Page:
Tips for taking control of your finances before another flood hits

It might be months away, but officials are warning the public to start planning for spring flooding — particularly when it comes to their finances.

It might seem early but officials are warning residents to start planning for flood season this spring

It's never too early to start planning ahead. That's what officials are warning residents and businesses who live near the water. (Patrick Morrell/CBC)

It might be months away, but officials are warning the public to start planning for spring flooding — particularly when it comes to their finances.

Last year, New Brunswick was hit with unprecedented flooding that forced hundreds of people from their homes, which can quickly turn into an expensive endeavour.

For months, Kristi Neilsen, a licenced insolvency trustee in Saint John, has seen people come into her office, struggling to keep up with their bills after the 2018 flood.

"That was the original cause and then for months people tried to make ends meet and they just couldn't," said Neilsen, who works for accounting giant Grant Thornton. 

The unprecedented flooding meant people lost personal belongings, were forced to take time off work and rebuild what they lost from their homes.

Over time, it's created a financial strain.

Now Neilsen came up with advice to help people and their bank accounts prepare for another flood.

Have a financial cushion

Kristi Neilsen, a licensed insolvency trustee with Grant Thornton in Saint John, has seen many people over the past year struggling to make financial ends meet after the 2018 flood. (Grant Thornton)

Neilsen recommended people build an emergency savings fund. It should consist of three to six months of income.

It should also be easily accessible. For instance, people would be taxed if they took money out of their RRSP. 

"There shouldn't be penalties to get access to that money," she said.

While people already have to pay other expenses each month, she said it's OK to start small, even if that means saving $5 out of each pay.

This will help in case a person loses a day's pay from flooding or needs to repair their homes following flood damage.

Talk to your insurance provider

During the flood, the Westfield Road was washed out by floodwaters in the Saint John neighbourhood of South Bay.

People should also speak with their insurance provider in advance. This will help them know exactly what's covered and what isn't.

"It's understanding what your coverage is so that you're prepared to have those conversations with your insurance company," she said.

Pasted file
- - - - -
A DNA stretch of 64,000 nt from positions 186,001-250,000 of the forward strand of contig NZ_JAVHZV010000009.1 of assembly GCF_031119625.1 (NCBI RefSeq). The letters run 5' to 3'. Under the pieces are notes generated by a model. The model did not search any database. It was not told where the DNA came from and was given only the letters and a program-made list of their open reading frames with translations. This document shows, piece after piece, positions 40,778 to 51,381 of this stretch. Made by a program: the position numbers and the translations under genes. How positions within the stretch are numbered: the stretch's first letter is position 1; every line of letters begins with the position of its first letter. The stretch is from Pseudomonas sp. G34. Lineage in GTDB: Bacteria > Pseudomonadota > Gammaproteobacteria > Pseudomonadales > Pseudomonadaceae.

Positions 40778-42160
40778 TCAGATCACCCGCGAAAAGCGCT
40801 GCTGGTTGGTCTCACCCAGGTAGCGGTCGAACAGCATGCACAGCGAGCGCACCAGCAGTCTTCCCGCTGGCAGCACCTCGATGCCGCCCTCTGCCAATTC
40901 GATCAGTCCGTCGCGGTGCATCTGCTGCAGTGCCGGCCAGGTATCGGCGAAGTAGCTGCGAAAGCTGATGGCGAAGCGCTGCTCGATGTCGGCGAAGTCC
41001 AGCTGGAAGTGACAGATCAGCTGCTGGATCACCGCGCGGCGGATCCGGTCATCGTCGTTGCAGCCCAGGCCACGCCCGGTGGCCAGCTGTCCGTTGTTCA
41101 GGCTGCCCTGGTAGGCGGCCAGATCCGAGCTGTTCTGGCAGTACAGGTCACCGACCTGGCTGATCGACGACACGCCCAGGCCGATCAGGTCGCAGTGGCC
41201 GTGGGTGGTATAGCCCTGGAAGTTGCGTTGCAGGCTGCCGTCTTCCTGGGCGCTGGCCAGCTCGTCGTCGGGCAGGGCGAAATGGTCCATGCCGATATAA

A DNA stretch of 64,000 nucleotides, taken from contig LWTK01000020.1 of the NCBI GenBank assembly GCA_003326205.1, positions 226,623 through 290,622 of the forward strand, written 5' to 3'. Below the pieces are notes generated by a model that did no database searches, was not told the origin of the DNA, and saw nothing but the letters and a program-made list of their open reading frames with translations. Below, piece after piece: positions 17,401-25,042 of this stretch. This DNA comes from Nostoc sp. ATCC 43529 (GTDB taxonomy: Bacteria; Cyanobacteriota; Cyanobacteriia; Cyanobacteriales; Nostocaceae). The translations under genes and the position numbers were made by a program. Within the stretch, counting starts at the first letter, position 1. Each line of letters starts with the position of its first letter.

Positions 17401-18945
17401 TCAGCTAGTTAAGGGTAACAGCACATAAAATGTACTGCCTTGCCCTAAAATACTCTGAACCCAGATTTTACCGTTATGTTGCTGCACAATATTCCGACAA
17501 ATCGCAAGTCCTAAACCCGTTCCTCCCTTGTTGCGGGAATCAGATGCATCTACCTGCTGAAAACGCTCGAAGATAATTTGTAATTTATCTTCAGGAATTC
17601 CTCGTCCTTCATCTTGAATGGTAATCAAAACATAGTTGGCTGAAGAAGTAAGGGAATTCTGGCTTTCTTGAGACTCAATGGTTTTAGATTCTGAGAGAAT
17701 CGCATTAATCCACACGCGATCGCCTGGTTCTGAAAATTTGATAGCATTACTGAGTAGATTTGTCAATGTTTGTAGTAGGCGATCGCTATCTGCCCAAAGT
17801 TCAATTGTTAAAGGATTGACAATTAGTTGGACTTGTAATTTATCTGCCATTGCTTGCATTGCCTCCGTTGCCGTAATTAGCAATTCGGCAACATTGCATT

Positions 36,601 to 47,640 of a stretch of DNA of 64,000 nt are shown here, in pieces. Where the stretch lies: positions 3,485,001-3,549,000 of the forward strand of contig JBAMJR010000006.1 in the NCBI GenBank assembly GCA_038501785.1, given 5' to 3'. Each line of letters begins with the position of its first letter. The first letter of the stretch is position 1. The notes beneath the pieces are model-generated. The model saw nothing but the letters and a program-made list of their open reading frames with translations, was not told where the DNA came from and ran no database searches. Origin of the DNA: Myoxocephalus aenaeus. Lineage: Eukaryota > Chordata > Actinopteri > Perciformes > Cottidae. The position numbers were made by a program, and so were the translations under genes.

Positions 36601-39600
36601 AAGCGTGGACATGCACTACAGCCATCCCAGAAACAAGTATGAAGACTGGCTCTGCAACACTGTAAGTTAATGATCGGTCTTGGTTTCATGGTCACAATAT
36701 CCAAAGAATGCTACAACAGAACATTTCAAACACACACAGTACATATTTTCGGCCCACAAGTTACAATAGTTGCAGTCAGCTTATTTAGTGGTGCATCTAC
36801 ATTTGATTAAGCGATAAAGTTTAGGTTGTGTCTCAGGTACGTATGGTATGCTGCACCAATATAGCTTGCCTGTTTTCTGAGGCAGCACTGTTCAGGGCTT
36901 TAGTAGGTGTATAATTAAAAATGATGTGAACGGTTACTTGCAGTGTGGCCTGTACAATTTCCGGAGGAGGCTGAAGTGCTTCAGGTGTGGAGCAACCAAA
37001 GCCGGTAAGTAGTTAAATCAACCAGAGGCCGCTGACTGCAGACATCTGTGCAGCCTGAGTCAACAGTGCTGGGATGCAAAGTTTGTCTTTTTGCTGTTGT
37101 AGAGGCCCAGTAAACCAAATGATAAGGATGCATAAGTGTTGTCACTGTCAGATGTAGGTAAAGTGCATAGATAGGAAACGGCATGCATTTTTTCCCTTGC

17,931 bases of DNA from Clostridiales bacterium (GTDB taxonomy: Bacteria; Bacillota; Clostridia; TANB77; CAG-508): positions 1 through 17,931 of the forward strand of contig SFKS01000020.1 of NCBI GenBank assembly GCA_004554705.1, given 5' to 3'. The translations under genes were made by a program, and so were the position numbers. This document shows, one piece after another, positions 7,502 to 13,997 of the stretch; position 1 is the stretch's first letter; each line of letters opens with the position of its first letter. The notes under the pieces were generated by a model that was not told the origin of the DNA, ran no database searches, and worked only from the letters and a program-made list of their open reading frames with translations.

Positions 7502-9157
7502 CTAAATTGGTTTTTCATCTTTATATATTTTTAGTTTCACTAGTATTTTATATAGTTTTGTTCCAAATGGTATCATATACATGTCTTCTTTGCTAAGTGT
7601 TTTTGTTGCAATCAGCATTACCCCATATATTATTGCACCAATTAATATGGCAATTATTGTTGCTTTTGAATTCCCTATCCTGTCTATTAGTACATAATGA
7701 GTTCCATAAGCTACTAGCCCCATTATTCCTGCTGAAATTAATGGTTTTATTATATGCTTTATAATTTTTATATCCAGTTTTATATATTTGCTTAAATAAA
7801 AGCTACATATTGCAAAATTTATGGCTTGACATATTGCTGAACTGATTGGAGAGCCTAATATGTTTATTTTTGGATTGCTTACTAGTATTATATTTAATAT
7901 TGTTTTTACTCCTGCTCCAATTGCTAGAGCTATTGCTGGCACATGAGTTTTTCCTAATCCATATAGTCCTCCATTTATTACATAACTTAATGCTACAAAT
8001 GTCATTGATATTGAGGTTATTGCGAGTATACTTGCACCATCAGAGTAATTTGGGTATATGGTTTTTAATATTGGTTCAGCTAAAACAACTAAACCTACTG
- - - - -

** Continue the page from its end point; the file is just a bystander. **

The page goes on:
Some insurance companies might be more reluctant to cover costs of flood damage if a resident or business lives in an area prone to flooding.

Tenants can also be impacted by flooding. Neilsen recommended they explore tenant's insurance and what it provides. 

And if a resident or business isn't covered, she suggested exploring other insurance options.

Take lots of pictures

At the height of the flood, 2,500 people and 1,070 households registered with the Red Cross. (Elizabeth Fraser/CBC)

Before a natural disaster or any other kind of event, people should also take pictures of their home and belongings inside. This can be used as personal documentation.

"You sort of have your own file documented as to what items you have," she said. 

"In the event that something happens, you take pictures right away to show the damage and then you have something to compare it to."

Have a plan in place

During last year's flood, many residents stayed in their homes, despite repeated calls for a voluntary evacuation. (Patrick Morrell/CBC)

At the height of the flood, 2,500 people and 1,070 households registered with the Red Cross

"No one knows yet what this spring will entail," said Bill Lawlor, provincial director with the Red Cross.

Regardless of where a person's home is located, Lawlor said it's easy to be complacent and think your property is not susceptible to disaster.

If it happened once, it can certainly happen again.- Bill  Lawlor , provincial director with the Red Cross

He said one of the things people should be discussing now is where they're going to stay should their homes be evacuated. This is particularly important for people with pets or small children.

"One of the things that really caught people off guard with 2018 flood is they didn't know where they were going to go," he said.

If people live in areas susceptible to flooding, they should also have a plan in place for what to do with their belongings inside the basement of their home.

Lawlor used the example of having a furnace or electrical panel inside the basement, which aren't items that can be moved quickly.

"If it happened once, it can certainly happen again," he said.

People still impacted by 2018 flood

During the flood, George Bourque's Fredericton property looked more like a river than a field. (Elizabeth Fraser/CBC)

There are still five households and 10 people in the greater Fredericton area who haven't moved back into their homes after the flood.

Some are staying with family, friends, neighbours or in commercial accommodations. One family in particular won't be back home until spring.

"Now that the ground is frozen the work by the contractors just simply cannot be done properly," Lawlor said.

Shawn Berry, a spokesperson with the province's Department of Public Safety, advised residents to start getting their 72-hour preparedness kit ready.

It should include water, food, battery-powered radio, flashlight, clothes, cash, backup medication and food for pets.

He said residents should also have an evacuation plan in place if flooding should occur.

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